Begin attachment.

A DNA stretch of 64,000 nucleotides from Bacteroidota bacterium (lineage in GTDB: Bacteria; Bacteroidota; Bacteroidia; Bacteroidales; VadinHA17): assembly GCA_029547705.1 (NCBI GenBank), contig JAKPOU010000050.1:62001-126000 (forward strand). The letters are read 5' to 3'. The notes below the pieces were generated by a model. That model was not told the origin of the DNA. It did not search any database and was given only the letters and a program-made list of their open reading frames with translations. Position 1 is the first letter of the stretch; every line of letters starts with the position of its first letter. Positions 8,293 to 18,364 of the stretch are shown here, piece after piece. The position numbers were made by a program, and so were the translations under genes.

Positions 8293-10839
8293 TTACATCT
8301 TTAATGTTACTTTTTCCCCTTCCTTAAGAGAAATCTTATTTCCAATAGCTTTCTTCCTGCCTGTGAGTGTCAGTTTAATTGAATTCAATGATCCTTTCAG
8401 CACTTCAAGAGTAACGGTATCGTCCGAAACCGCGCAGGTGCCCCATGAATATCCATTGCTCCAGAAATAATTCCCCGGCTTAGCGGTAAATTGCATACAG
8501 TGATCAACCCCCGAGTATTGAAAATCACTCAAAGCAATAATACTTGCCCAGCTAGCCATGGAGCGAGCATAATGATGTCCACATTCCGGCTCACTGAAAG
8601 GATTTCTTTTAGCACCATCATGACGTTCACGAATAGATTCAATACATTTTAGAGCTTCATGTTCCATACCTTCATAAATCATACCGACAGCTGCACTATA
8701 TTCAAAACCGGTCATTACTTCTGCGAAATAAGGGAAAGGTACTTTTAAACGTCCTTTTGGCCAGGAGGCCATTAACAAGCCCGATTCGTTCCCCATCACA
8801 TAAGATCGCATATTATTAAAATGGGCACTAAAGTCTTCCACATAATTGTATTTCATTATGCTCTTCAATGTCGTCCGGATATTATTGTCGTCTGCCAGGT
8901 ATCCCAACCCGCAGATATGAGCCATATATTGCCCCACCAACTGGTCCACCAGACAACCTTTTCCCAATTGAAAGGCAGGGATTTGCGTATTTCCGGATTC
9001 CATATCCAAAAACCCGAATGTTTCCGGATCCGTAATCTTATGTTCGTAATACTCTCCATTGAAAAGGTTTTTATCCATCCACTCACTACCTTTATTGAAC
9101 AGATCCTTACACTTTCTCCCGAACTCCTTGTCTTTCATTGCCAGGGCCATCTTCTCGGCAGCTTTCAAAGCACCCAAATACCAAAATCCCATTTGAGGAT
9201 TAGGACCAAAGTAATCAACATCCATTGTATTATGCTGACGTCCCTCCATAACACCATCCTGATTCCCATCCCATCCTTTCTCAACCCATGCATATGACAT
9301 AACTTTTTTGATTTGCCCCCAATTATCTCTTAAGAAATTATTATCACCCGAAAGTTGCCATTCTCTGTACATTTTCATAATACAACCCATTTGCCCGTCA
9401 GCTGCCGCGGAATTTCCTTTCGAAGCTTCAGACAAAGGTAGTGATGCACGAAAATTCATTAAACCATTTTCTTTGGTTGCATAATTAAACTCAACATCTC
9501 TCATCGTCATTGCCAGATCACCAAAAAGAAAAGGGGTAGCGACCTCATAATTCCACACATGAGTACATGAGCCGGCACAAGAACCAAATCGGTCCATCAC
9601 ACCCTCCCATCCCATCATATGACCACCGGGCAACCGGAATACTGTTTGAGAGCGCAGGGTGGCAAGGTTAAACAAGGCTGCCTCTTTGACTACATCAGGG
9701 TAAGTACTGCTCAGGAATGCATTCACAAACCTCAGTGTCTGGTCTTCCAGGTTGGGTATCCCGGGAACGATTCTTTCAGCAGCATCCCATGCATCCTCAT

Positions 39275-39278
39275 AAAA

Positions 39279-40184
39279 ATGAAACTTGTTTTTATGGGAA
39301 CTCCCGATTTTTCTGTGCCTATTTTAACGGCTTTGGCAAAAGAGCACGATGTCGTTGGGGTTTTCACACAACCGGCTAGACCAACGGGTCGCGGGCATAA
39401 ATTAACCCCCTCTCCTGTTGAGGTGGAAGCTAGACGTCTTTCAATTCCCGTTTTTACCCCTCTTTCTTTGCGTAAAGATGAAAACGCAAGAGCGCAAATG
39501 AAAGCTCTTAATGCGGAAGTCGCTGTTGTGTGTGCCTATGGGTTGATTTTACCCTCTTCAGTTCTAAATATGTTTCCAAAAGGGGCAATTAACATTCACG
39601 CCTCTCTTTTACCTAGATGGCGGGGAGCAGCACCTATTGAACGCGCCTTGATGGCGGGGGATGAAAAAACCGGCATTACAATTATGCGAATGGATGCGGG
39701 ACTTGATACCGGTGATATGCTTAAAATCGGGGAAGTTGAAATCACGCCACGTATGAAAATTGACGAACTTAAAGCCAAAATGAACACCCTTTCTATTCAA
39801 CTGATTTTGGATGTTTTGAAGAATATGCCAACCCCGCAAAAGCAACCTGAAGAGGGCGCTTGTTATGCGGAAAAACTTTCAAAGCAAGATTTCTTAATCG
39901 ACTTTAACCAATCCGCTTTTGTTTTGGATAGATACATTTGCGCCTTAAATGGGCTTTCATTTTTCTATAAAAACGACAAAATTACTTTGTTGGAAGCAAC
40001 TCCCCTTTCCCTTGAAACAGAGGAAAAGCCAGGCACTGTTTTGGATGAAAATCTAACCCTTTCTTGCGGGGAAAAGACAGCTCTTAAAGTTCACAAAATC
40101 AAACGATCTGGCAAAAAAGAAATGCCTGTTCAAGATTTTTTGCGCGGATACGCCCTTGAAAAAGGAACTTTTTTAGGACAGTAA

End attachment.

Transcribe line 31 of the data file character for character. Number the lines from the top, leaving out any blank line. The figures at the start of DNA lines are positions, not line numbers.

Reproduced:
40101 AAACGATCTGGCAAAAAAGAAATGCCTGTTCAAGATTTTTTGCGCGGATACGCCCTTGAAAAAGGAACTTTTTTAGGACAGTAA